Saggyhead is “smash clawing” her way around like the veritable King of Tokyo in this fast playing, action packed game from IELLO and Coiledspring Games!

Designer: Richard Garfield

Publisher: IELLO , Coiledspring Games

Artist: Paul Mafayon

Player Count: 2-6 players

Age 8+

Play time 30 mins

King of Tokyo is a take that dice battle of fearsome monsters set in an abstracted Tokyo. During this game, you are rolling six dice to gain hearts for health, lightning bolt currency, attacking other monsters with smash claws and gaining victory and wickedness points. You must collect three dice showing the same number in order to gain the points, so using rerolls wisely is important.

This version is the limited production Dark Edition. It has in my honest opinion more striking artwork although I do have to say I do still rate the original bright coloured graphics. It also has an additional wickedness track which makes rolling 1’s and 2’s more powerful as you get the victory points but also are able to move up the wickedness track which will allow you to get some awesome super power tiles which give an ongoing ability. This asymmetry can make players suddenly much more dangerous in terms of either how easy they are to kill or how quickly they get points.


Initial Thoughts

My initial thoughts upon opening the box were wow these components look good. The standees are made of thick cardboard and are big enough to have a monster-esque feel on the board. The play board is simple in its design with just two the Tokyo city area, characters are either in Tokyo or out. The wickedness tokens are thick plastic and all have their own spot in the insert. The dice are frosted heavy acrylic and look cool as well as rolling well. I needed to use a dice tray as they felt like they were heavy enough to mark the table. I don’t think they are, I am simply a worrier.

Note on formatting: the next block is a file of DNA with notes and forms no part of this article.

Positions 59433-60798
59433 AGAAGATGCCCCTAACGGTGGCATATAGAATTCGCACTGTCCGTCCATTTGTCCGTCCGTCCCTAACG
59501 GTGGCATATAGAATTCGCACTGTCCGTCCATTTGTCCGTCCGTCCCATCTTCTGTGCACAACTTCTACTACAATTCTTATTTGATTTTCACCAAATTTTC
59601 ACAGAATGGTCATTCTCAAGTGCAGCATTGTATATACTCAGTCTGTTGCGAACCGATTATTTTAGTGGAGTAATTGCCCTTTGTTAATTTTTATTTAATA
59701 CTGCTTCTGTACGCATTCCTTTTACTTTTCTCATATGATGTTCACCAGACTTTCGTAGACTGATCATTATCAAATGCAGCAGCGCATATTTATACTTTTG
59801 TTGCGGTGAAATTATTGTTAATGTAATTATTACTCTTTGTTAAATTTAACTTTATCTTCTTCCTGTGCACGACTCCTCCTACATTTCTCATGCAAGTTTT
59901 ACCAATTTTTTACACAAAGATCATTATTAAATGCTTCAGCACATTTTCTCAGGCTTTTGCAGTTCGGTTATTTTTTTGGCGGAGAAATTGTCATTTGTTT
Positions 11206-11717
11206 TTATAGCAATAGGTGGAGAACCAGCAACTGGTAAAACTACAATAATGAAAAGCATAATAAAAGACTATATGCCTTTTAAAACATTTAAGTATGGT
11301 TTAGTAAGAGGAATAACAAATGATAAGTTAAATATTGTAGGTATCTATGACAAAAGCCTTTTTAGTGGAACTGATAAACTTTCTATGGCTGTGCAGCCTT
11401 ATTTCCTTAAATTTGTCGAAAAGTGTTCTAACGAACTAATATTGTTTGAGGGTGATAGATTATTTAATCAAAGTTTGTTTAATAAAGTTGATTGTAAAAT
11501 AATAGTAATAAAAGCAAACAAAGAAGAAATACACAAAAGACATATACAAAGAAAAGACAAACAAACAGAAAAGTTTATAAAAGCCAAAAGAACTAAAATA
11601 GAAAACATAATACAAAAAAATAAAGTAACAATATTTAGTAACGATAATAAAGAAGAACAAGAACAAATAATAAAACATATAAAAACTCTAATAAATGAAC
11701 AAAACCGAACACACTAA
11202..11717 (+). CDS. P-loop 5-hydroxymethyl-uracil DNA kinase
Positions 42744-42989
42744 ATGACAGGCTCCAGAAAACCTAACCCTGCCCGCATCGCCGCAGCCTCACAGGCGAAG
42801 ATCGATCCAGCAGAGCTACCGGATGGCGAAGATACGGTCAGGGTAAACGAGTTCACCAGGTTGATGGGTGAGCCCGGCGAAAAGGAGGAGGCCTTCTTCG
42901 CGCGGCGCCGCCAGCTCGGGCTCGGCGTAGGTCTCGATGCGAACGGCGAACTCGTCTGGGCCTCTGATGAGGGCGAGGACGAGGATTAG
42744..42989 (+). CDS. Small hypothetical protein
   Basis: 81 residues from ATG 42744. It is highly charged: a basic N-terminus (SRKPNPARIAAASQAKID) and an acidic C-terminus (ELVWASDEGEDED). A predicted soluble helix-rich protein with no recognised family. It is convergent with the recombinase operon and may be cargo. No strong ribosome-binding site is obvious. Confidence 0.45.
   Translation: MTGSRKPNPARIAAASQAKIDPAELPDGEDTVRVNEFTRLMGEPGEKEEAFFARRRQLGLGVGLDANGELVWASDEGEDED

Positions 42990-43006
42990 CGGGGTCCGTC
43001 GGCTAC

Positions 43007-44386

Yahtzee but turned up to 11

Have you ever played Yahtzee? If you have ever known the joy of throwing a perfect yahtzee on your final turn, then you will know there is luck involved but also significant skill in the art of rerolls. King of Tokyo takes the simplicity of Yahtzee style dice chucking and turns the thematic fun up to 11. You each take on the role of a monster and try to smash your opponents into oblivion whilst also bagging yourself a bunch of sweet victory points. Most importantly whilst staying alive.

King of Tokyo has a graphic novel style artwork that really fits with the vibe of the game. The graphic style is striking and kind of moody looking, but most importantly it is super functional. It is easy to read the text on the cards, and each character has its own colour which helps with determining which wickedness counter is whose.


Why Do I Love This Game?

It has a huge audience, I can’t think of anyone who wouldn’t enjoy a quick blast of KoT. The fun factor here is incredibly high, and the replayability factor is high too. My major love for this game though comes from the fact that it is a way to bring new gamers into the hobby. The exclamations of delight when realizing that not all games are roll and move games of attrition. It brings me real joy, and so I attribute this to the game that helps me most in this endeavor.

Making New Gamers